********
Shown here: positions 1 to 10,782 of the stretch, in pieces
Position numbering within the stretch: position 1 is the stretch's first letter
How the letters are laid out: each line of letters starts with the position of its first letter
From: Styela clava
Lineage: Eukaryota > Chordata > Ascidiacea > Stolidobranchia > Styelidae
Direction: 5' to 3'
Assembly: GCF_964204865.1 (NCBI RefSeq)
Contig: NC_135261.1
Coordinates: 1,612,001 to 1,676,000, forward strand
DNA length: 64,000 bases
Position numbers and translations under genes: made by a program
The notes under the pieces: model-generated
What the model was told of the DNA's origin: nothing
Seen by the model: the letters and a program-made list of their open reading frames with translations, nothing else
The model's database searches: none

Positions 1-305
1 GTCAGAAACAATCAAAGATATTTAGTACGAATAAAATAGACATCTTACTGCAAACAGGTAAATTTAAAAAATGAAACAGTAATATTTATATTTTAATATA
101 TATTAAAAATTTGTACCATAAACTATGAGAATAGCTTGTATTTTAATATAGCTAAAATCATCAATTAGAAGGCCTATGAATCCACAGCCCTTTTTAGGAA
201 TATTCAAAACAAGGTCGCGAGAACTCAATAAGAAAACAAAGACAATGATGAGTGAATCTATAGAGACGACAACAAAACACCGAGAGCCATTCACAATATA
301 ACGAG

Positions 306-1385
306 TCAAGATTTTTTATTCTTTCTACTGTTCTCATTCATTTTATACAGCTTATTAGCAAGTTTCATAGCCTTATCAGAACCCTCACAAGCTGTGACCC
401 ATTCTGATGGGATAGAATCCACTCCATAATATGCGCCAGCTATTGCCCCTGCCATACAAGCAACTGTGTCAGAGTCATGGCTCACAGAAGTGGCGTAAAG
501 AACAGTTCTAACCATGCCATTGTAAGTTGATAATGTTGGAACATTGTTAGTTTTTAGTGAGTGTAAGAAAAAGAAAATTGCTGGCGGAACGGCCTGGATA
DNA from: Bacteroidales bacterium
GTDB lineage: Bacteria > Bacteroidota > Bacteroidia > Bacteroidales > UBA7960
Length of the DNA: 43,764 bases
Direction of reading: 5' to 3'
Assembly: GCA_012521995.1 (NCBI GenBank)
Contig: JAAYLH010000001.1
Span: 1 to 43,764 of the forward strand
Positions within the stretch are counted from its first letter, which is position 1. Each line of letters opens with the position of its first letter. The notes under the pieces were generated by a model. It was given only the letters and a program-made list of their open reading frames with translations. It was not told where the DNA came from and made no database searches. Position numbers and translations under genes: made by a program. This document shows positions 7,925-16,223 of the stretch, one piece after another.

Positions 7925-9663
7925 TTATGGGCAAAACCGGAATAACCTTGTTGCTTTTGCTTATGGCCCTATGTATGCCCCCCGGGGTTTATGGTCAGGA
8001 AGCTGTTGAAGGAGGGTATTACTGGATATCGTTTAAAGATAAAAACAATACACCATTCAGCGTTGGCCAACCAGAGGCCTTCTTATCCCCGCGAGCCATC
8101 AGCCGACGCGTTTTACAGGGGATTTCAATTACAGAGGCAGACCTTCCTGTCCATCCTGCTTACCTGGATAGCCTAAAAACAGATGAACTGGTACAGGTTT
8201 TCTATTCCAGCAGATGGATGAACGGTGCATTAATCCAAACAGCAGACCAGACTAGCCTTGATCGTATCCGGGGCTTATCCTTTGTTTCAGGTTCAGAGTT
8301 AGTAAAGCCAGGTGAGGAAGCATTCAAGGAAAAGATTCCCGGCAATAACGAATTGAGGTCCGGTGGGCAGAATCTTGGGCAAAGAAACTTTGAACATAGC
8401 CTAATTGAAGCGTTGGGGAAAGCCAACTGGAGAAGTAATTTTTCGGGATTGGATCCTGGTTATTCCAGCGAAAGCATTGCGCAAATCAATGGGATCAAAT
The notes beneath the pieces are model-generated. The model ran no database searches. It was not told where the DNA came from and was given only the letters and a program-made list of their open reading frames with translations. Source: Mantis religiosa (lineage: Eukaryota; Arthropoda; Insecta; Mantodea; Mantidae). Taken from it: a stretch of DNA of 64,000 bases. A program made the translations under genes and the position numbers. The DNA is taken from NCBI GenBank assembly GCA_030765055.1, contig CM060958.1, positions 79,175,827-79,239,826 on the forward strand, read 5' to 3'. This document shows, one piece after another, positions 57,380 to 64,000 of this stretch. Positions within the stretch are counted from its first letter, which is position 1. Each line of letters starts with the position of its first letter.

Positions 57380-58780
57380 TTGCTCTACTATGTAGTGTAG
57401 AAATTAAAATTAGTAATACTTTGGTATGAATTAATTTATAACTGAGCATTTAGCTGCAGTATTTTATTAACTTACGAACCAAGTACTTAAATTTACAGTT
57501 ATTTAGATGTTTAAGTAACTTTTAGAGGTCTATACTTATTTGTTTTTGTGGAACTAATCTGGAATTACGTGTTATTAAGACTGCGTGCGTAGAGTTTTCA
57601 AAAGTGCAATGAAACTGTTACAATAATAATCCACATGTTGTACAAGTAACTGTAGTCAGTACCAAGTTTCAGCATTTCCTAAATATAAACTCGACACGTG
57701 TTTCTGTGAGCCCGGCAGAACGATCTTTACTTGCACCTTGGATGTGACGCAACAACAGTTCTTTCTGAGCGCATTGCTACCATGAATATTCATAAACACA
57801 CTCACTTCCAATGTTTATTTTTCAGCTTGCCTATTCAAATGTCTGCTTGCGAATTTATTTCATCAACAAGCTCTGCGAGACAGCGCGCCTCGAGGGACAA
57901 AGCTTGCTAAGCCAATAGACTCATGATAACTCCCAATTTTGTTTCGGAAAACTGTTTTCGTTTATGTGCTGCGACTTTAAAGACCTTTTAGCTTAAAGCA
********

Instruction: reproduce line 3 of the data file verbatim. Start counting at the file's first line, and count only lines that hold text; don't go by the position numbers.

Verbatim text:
How the letters are laid out: each line of letters starts with the position of its first letter